Going Whole Hog on the Butchery Trend


The class listing reads like this:
     “Whole Hog: We will butcher a 100+ lb. hog. You will take home and butcher 7–8 pounds of pig.”
     “Obviously, it’s not for everybody—not everyone is into cutting up a whole hog or lamb,” admits Sacramento chef/cooking instructor Mark Liberman, who recently began conducting butchery classes for novices and nonprofessionals. “It’s even intimidating to me when I confront a 400-pound hog.”
     But in these days of socially conscious eating, it’s hip to source everything locally and become one with your food, prompting what some are calling a butchery renaissance. “I think it’s gaining a lot of popularity in the mainstream,” says Liberman, who worked at high-end restaurants in Las Vegas and San Francisco before relocating to Sacramento earlier this year. “A lot of people want to know where their meat comes from these days.”
     Butchery classes at Taylor’s Market in Land Park routinely sell out. And local chef and caterer Pajo Bruich is finding a niche with cooking classes that include how to break down whole chickens and fish. “I think the awareness people have about their food is growing at a rate we’ve never seen,” Bruich says. “It makes perfect sense that people are going back to their rustic roots, preparing and sourcing their own food. It gives you a connection to the food that’s very unusual.”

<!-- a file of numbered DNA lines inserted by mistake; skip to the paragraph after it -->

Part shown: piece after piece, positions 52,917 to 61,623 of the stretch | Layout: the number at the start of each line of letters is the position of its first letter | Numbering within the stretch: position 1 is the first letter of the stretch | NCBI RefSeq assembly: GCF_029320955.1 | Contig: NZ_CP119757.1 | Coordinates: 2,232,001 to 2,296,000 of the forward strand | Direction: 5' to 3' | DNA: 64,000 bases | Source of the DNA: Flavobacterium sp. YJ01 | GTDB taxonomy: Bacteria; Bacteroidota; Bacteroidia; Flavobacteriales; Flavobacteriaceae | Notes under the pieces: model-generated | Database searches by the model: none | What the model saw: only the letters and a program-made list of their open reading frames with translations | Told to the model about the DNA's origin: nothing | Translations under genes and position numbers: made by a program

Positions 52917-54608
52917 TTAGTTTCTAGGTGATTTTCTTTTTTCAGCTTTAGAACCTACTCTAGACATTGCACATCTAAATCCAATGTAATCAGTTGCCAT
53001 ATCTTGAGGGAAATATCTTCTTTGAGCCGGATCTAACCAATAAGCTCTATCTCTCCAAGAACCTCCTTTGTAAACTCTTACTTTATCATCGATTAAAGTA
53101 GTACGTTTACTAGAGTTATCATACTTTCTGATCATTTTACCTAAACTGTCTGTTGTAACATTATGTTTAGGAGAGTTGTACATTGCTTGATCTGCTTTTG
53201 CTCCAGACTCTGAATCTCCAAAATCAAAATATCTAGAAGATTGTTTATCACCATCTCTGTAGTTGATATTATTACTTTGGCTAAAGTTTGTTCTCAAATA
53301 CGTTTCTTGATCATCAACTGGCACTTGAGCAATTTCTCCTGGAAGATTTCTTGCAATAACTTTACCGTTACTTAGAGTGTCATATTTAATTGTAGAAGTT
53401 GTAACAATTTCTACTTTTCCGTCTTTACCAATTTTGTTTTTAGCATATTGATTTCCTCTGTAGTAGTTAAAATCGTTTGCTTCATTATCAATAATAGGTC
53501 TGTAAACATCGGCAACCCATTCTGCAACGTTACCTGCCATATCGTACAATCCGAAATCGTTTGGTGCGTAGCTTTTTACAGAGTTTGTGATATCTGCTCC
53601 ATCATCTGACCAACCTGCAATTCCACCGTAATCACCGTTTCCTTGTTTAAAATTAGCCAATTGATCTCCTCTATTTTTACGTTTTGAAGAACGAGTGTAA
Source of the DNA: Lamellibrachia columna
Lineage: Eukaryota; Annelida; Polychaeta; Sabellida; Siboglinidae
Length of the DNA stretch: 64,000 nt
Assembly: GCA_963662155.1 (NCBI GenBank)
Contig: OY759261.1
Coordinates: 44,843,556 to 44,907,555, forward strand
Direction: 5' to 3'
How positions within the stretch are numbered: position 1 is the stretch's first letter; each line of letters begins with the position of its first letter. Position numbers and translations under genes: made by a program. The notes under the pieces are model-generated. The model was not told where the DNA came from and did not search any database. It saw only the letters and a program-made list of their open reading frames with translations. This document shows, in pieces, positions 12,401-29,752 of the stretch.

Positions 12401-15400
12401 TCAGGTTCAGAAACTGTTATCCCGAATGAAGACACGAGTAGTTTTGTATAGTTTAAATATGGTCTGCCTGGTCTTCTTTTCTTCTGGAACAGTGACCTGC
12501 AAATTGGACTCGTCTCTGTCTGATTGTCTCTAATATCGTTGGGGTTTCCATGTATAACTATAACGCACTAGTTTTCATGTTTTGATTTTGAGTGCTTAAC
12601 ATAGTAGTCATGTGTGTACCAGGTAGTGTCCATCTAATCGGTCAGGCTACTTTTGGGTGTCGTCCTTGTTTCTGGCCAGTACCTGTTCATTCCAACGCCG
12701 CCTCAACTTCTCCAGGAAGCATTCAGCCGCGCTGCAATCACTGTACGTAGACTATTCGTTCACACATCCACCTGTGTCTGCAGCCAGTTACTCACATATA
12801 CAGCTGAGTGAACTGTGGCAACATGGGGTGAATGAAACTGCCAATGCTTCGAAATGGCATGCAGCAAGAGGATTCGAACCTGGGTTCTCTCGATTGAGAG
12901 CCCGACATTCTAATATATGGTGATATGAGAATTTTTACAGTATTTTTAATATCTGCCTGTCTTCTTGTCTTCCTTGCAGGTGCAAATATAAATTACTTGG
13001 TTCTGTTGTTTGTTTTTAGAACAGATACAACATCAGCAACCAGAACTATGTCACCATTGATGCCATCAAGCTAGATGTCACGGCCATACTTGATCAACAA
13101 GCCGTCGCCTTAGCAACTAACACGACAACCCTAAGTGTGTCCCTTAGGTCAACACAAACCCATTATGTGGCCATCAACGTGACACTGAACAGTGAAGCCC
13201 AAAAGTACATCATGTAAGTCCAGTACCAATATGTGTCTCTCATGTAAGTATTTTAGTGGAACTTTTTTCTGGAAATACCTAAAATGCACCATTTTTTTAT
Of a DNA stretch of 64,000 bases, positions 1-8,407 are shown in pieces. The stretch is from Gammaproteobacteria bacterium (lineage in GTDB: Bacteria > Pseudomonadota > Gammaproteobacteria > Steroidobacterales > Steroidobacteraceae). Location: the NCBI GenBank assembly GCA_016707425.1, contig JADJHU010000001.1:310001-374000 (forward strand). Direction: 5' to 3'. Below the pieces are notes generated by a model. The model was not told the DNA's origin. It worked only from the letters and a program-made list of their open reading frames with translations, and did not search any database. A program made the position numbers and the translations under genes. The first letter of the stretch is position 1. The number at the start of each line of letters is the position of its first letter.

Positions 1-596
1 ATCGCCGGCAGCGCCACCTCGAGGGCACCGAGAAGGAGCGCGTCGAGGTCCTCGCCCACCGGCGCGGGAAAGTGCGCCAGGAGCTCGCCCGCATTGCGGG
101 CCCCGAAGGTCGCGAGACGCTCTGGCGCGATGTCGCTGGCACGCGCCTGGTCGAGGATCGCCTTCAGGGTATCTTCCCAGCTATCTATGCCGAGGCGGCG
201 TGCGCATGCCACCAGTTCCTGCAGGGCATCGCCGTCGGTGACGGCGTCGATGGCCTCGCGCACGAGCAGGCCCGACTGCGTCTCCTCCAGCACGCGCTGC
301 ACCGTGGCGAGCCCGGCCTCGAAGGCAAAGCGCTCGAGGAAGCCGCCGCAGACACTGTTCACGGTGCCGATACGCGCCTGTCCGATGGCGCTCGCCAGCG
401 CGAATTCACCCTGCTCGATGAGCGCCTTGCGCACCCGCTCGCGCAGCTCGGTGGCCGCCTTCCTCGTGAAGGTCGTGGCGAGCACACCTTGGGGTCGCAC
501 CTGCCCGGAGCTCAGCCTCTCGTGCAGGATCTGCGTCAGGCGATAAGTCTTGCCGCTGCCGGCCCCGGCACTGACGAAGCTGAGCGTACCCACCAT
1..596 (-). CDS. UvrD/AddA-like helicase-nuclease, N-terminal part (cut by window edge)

Another plus: You can cut the meat exactly as you want it. “If you want a nicely frenched chicken breast, you can do that,” offers Bruich. “That’s not something you can buy in the grocery store.”
     True, his vegetarian friends are “not too keen on it,” says Liberman, owner of Black Sheep Butchery. But to his way of thinking, Sacramento was the perfect place to bring his butchery business. “Sacramento is a meat-and-potatoes town,” he reasons. “It fits in here.” 

Check out our exclusive video on Mark Liberman’s butchering class at http://www.sacmag.com/Sacramento-Magazine/Dining-Blog/June-2010/Video-Butchering-Class-in-Midtown/